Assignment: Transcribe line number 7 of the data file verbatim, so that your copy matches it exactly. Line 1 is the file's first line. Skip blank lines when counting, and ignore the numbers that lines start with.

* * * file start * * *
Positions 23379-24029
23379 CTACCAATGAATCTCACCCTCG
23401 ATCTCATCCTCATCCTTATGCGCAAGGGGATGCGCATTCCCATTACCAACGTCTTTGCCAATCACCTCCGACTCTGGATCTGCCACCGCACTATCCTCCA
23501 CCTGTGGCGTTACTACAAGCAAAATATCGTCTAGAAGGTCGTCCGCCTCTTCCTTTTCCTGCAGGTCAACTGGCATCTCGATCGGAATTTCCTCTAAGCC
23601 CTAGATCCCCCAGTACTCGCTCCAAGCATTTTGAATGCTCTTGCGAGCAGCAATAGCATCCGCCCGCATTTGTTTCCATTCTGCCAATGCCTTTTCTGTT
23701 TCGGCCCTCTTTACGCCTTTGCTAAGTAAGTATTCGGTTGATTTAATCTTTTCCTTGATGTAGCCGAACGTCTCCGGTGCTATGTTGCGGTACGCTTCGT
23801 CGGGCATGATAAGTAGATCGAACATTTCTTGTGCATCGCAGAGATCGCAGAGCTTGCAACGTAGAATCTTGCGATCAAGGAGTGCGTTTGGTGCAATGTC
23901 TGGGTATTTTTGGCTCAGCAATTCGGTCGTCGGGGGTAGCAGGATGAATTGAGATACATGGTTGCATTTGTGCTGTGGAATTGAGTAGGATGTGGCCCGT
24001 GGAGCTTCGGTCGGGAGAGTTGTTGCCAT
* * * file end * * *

23801 CGGGCATGATAAGTAGATCGAACATTTCTTGTGCATCGCAGAGATCGCAGAGCTTGCAACGTAGAATCTTGCGATCAAGGAGTGCGTTTGGTGCAATGTC